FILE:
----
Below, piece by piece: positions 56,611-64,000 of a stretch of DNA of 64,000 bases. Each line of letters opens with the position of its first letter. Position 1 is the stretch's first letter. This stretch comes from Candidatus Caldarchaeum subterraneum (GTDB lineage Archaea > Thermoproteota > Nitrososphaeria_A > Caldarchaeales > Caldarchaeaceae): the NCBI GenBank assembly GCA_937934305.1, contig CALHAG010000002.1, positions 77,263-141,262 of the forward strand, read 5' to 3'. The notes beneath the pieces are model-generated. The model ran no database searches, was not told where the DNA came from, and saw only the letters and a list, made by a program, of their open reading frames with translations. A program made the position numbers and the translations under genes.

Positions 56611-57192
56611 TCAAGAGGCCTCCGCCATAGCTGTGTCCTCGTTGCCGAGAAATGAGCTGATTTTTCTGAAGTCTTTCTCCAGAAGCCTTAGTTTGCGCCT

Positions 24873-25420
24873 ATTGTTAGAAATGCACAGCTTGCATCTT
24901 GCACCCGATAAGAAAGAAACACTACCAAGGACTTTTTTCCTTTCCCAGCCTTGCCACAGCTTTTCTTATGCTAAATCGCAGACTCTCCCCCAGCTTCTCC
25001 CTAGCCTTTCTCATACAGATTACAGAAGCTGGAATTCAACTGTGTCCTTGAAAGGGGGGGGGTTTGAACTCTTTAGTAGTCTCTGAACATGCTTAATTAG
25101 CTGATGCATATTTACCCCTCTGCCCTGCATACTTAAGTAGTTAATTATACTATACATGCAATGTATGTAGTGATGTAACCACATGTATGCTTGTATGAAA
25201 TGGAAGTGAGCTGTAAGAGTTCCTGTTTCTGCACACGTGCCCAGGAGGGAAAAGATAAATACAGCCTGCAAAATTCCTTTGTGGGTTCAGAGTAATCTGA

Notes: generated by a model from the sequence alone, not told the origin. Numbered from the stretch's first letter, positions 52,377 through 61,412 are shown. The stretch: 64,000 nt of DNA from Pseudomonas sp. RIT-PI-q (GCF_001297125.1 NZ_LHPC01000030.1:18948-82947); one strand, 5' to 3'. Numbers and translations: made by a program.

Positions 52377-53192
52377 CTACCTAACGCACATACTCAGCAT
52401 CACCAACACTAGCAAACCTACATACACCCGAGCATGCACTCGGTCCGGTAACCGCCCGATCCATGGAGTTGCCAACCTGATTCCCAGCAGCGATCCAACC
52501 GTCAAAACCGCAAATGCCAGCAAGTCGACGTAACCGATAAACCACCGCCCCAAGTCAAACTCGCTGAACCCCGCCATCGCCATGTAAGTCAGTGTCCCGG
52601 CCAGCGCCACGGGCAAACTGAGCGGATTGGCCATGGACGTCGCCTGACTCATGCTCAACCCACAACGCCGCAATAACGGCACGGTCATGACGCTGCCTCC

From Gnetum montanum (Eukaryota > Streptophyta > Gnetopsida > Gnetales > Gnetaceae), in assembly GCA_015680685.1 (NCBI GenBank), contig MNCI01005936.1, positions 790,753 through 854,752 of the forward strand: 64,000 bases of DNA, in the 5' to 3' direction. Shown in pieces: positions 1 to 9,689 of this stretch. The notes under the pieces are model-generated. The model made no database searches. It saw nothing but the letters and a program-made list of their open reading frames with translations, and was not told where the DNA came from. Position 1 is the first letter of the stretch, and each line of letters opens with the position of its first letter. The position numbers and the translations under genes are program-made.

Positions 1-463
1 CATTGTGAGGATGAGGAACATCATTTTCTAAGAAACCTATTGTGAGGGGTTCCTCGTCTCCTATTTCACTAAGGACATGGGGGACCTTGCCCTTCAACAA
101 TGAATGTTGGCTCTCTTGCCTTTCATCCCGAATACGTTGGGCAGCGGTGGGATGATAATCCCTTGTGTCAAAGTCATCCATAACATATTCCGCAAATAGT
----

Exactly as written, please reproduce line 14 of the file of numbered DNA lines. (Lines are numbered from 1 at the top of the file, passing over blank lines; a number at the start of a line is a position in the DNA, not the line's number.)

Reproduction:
52501 GTCAAAACCGCAAATGCCAGCAAGTCGACGTAACCGATAAACCACCGCCCCAAGTCAAACTCGCTGAACCCCGCCATCGCCATGTAAGTCAGTGTCCCGG